Bolt EV electric car sales after 6 months: how do they compare?

2017 Chevrolet Bolt EV, road test, California coastline, Sep 2016

2017 Chevrolet Bolt EV, road test, California coastline, Sep 2016

Enlarge Photo

Last month, 1,642 Chevrolet Bolt EV 238-mile battery-electric hatchbacks found buyers, enough to take the Bolt’s six-month aggregate to 7,592 deliveries all told.

It was the latest and highest in a string of rising monthly delivery totals for the 238-mile battery electric hatchback, and it marked half a year (plus a couple of weeks) that the Bolt EV has been on sale.

The car went on sale on December 13 last year, with a total of 573 sales recorded for 2016, all of them in California and Oregon.

DON’T MISS: U.S. plug-in electric car sales for June: Volt passes Prius Prime, Bolt EV rises again

Next month will finally see the Bolt EV rolled out to all 50 states, one month earlier than the original schedule, at which point its sales potential may become clearer.

Another 869 Bolt EVs have been delivered in Canada, all but 3 of them this year.

Sales of the Opel Ampera-e thus far total fewer than 80 cars through May; its initial markets are Norway, The Netherlands, Germany, and France.

First 2017 Chevrolet Bolt EV buyers, Fremont, California: Bobby Edmonds, Bill Mattos, Steve Henry

First 2017 Chevrolet Bolt EV buyers, Fremont, California: Bobby Edmonds, Bill Mattos, Steve Henry

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So, all told, in the first six (and a half) months, Chevy has moved about 9,100 Bolt EVs. How does that stack up, both to expectations and to the pace of other battery-electric cars in the market?

Relatively well, actually.

Consider the first six-and-a-half months of the Nissan Leaf (almost 3,900) and the Chevrolet Volt (just over 3,000) back in 2011, the Tesla Model S (about 7,650) in the second half of 2012, and the BMW i3 (not quite 5,100) during 2014.

READ THIS: Plug-in electric car sales in Canada, June 2017: Prime time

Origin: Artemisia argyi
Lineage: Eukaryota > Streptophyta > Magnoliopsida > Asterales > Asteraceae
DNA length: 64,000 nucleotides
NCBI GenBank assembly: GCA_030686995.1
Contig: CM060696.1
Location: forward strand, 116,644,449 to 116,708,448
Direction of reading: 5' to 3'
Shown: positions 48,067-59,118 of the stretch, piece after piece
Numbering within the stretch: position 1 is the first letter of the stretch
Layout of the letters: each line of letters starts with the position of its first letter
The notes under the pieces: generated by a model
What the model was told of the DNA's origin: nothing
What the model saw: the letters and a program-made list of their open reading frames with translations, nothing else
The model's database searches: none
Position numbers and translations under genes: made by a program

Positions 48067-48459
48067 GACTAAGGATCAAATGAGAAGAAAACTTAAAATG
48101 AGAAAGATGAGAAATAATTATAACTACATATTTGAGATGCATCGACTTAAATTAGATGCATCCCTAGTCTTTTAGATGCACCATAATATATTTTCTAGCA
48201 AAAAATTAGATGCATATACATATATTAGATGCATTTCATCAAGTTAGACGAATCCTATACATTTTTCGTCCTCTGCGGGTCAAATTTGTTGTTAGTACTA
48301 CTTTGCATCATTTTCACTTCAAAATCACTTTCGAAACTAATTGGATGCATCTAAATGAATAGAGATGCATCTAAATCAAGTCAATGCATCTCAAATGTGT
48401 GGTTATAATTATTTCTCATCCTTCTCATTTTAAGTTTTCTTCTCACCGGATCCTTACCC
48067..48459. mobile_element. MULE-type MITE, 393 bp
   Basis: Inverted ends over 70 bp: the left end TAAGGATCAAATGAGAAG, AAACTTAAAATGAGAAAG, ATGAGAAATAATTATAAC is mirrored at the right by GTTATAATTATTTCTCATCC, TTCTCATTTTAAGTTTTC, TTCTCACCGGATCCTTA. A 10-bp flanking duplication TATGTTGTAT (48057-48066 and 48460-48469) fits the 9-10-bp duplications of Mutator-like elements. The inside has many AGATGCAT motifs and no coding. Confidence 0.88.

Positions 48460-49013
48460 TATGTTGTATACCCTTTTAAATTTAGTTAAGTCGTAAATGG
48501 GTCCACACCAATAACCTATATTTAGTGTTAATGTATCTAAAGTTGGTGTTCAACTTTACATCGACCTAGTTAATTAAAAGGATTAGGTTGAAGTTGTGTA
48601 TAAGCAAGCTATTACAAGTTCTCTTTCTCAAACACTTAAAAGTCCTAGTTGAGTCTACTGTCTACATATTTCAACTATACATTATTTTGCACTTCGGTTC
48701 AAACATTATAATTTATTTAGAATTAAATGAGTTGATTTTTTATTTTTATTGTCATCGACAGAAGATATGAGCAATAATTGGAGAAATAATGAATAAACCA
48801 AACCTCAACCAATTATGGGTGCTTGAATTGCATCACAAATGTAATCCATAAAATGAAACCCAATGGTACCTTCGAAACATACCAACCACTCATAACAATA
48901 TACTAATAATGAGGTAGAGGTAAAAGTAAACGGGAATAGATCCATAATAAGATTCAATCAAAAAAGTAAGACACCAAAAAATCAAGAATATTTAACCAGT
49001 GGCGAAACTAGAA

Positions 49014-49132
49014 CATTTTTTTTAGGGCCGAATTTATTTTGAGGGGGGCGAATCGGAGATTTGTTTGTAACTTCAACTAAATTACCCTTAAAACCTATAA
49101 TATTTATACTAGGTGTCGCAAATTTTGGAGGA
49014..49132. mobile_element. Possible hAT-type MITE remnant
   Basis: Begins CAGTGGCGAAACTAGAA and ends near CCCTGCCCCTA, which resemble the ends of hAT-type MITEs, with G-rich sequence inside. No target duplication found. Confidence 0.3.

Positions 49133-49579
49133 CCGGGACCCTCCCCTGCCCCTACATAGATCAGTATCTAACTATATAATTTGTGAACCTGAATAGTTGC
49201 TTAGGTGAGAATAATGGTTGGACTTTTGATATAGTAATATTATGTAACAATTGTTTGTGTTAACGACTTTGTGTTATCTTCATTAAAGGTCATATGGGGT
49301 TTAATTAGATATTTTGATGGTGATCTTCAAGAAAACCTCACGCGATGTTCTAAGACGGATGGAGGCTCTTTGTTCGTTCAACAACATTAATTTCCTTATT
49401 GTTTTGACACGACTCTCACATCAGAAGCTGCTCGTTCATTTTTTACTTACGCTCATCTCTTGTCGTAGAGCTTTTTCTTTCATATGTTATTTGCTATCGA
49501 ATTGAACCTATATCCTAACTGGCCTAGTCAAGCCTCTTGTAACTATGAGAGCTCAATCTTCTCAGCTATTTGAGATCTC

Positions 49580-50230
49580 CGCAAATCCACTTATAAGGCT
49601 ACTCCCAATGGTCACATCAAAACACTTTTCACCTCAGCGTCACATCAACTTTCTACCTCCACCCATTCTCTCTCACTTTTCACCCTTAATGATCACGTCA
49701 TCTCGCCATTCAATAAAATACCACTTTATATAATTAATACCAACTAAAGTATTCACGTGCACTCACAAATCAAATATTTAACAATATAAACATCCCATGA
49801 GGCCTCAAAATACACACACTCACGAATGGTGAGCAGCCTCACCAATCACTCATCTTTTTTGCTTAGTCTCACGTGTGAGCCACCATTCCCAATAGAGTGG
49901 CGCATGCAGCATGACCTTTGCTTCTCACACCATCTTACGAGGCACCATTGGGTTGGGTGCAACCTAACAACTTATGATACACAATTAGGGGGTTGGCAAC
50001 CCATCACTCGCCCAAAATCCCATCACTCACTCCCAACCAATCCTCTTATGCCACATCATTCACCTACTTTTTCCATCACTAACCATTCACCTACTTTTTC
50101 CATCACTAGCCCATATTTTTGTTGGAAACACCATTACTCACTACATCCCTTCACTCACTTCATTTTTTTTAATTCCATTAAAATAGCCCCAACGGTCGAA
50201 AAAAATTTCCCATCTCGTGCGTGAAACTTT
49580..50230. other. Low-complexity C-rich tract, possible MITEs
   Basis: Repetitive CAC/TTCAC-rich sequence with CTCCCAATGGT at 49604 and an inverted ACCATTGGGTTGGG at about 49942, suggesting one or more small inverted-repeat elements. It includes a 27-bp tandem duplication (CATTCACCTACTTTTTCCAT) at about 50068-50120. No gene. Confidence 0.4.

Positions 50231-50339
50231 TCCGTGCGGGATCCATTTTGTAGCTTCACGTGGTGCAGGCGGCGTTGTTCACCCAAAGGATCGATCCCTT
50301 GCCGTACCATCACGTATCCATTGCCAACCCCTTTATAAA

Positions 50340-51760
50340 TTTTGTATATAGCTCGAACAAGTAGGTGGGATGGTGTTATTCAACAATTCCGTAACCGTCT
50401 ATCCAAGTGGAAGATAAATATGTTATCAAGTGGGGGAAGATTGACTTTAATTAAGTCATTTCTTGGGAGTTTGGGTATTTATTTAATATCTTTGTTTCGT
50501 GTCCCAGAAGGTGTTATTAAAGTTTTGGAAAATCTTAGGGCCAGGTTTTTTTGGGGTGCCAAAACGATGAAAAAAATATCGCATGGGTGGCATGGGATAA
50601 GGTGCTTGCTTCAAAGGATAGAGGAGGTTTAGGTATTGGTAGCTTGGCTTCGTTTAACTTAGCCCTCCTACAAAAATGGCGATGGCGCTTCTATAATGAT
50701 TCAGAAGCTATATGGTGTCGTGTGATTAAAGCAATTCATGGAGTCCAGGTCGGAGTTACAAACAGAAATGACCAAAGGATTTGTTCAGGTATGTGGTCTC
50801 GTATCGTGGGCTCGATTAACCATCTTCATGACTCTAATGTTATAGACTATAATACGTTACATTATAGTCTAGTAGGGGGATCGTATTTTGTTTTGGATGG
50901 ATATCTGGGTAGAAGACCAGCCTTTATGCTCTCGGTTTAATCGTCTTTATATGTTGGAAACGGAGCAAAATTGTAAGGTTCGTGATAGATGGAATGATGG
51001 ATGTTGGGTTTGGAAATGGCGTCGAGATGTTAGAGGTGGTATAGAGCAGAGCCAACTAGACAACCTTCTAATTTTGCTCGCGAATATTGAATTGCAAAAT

If the sales of the Bolt EV were extrapolated on a straight-line basis, they would total 18,200 units or so globally—and a bit more than 15,000 in the U.S.

That’s just half the best year-to-date reported total for any electric car in the U.S., which was 30,200 for the Nissan Leaf in 2014.

Estimates of last year’s U.S. Tesla Model S sales are just shy of that, at about 29,400, but because Tesla refuses to break down even its quarterly sales totals by country, we don’t know how accurate that is.

With some optimistic analysts suggesting that the Bolt EV could ultimately sell 70,000 or more units a year, those first-year numbers may seem disappointing.

But we’d suggest that the following points may help put numbers into perspective.

(1) Chevy will likely sell more Bolt EVs in the second half of this year than it did in the first half, with its national rollout completed by the end of next month and dealerships getting up to speed on the car.

CHECK OUT: Yes, ads for the Chevy Bolt EV electric car do actually exist; here’s one

(2) Chevy is likely still “tweaking the channel,” which is to say learning where to allocate cars and which options and trim levels sell best in different regions.

(3) Dealer salespeople will be more familiar with the car, and know better how to sell it, as the months pass.

(4) More and more CCS fast-charging stations will go live each month, even if the Bolt EV’s 50-kilowatt CCS fast charging limits the practicality of long-distance road trips when compared to the 135-kw Tesla Supercharging network.

2017 Chevrolet Bolt EV, road test, California coastline, Sep 2016

2017 Chevrolet Bolt EV, road test, California coastline, Sep 2016

Enlarge Photo

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